Don’t forget to stroll to Eagle Rock
If you take a long enough stroll you’ll come to find another high lava rock referred to as Arnardrangur. The name comes from 1850 when eagles roosted there. Arnardrangur meaning Eagle Rock in Iceland.
It’s a stunning natural feature well worth the walk. If you’re into photographs the rock also gives great perspective to the rest of the beach and landscape.
Read about Reynisfjara Folklore
Once you get over the color of the black sand beach and the rocky shoreline your focus will shift to the sea stacks jutting out of the ocean. The sea stacks are known as Reynisdrangar and they’re roughly 66m tall.
It is said that the two sea stacks were once trolls attempting to a snatch a large ship from the ocean. However, to their misfortune dawn arose too quickly and the trolls turned into stone. If that sounds familiar to The Hobbit, it’s because the author JRR Tolkien studied Icelandic folklore and language, using much of it in his novels.
The trolls now serve as home to thousands of nesting seabirds. In the right season, you can find fulmars, guillemots, and even puffins! Make sure to pack your camera if you’re a bird watcher!
There’s No Lifeguard!
Everyone needs to be aware of the surroundings on the beach as it very is dangerous. As the beach increases in popularity so has the number of fatalities. The Atlantic Ocean here looks wild because it is. I’m not exaggerating when I say this. These are the most powerful waves I have ever seen. Many visitors have been swept off their feet by Rogue Waves and dragged out to sea, most never to be seen again.
We spoke with a guide who has rescued a number of tourists at the beach and said that there only moments to catch someone in between waves if they get swept away. There is no chance of swimming in the strong currents along the beach so any rescue is likely to be a suicide mission. So not only are you putting your life in danger but your rescuers also. Never turn your back on the waves and make sure to mind children at Reynisfjara Beach.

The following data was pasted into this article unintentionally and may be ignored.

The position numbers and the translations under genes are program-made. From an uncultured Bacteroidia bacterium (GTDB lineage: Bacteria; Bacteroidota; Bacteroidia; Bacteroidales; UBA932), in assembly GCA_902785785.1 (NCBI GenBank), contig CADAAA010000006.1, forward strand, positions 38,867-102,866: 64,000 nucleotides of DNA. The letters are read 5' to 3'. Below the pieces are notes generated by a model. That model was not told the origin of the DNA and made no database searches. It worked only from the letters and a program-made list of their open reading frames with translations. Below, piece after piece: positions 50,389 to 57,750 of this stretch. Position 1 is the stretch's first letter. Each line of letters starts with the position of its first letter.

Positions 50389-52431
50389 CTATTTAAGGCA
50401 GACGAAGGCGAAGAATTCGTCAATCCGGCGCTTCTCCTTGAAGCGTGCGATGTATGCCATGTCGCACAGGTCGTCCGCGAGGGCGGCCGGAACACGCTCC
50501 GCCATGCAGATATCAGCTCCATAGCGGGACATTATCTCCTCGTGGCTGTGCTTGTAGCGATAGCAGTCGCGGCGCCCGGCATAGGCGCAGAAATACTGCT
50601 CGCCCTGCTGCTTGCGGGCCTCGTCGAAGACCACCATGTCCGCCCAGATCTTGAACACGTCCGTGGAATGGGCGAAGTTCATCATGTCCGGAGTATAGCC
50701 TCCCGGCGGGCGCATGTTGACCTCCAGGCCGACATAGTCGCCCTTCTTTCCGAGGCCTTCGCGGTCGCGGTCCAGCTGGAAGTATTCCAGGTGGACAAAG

We saw a lot of people attempting to get their photos with the waves in the background, and it’s simply not worth it. We see this behavior all over the world and it’s still something we do not understand. Don’t underestimate the ocean, especially here.
Tips For Visiting Reynisfjara Beach
- There is a small cafe and free parking lot for visitors. However, the cafe is expensive so if you think you’re going to get a hungry stop at an Iceland grocery store first.
- Restrooms are located here, but they either charge money or require being a cafe customer.
- Make sure to pack a down jacket as it very cold and windy on the beach.
- Your bag for Iceland should have a pair of decent walking shoes.